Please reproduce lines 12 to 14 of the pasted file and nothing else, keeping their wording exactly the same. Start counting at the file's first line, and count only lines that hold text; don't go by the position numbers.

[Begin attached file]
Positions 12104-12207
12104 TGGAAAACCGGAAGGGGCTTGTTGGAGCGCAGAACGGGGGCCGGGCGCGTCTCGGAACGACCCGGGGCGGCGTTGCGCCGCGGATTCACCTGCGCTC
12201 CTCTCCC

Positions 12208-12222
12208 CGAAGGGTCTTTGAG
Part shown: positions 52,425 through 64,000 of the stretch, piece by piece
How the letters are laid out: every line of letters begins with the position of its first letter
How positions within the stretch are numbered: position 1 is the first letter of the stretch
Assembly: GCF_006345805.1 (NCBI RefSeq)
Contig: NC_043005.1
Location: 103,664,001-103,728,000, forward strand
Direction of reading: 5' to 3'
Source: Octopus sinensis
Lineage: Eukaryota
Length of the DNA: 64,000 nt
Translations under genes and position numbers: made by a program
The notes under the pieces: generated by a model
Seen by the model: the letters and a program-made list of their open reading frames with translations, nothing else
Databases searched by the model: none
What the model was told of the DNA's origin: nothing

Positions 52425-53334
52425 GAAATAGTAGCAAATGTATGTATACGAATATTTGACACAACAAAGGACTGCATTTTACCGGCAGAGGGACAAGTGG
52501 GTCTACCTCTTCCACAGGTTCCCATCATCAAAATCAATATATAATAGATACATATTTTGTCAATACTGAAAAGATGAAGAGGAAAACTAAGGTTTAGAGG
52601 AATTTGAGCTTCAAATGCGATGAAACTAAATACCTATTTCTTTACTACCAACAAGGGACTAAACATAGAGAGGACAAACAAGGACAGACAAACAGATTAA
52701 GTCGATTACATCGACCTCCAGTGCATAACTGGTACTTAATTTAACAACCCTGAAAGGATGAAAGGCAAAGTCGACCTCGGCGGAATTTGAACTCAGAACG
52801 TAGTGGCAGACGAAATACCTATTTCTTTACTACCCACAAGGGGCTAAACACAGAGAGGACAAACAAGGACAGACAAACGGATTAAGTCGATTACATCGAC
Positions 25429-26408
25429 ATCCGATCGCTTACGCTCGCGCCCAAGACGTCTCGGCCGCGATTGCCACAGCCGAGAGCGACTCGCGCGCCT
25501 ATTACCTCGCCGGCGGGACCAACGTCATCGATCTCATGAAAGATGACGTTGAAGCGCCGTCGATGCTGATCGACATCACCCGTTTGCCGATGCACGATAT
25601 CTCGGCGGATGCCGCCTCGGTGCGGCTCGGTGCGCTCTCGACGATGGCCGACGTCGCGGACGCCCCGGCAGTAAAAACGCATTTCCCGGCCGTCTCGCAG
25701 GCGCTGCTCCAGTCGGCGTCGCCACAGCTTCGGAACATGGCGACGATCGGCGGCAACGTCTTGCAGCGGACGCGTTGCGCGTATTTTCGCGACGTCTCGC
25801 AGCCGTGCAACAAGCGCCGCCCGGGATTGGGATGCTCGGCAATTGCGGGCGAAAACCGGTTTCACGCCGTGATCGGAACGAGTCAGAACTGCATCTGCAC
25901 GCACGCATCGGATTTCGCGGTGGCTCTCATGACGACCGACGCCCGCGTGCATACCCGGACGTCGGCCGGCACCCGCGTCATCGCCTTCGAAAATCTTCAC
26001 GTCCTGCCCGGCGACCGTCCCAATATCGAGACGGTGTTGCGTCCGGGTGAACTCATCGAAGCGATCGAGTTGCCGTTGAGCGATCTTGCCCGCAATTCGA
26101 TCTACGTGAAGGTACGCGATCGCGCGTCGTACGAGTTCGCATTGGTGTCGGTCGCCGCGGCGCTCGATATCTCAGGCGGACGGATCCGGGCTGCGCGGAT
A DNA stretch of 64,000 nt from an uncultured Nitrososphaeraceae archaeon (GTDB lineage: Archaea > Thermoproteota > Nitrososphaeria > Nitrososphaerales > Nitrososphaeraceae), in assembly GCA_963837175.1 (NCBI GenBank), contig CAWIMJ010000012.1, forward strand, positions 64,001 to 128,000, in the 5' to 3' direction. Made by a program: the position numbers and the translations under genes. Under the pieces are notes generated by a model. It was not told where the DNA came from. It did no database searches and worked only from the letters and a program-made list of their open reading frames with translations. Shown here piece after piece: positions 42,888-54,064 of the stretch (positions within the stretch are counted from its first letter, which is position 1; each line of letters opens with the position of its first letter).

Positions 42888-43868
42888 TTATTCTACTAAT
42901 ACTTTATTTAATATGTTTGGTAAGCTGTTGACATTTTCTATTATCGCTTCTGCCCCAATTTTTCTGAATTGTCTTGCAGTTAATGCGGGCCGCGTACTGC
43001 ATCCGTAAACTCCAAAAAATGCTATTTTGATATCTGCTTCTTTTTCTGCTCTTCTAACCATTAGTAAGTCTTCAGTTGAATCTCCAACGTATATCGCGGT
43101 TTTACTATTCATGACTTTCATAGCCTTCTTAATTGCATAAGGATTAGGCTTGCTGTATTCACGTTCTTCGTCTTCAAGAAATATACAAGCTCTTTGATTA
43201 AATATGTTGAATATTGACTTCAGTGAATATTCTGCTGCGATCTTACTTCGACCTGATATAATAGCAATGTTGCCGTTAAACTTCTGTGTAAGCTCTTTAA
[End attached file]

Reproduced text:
Direction of reading: 5' to 3'
Source: Octopus sinensis
Lineage: Eukaryota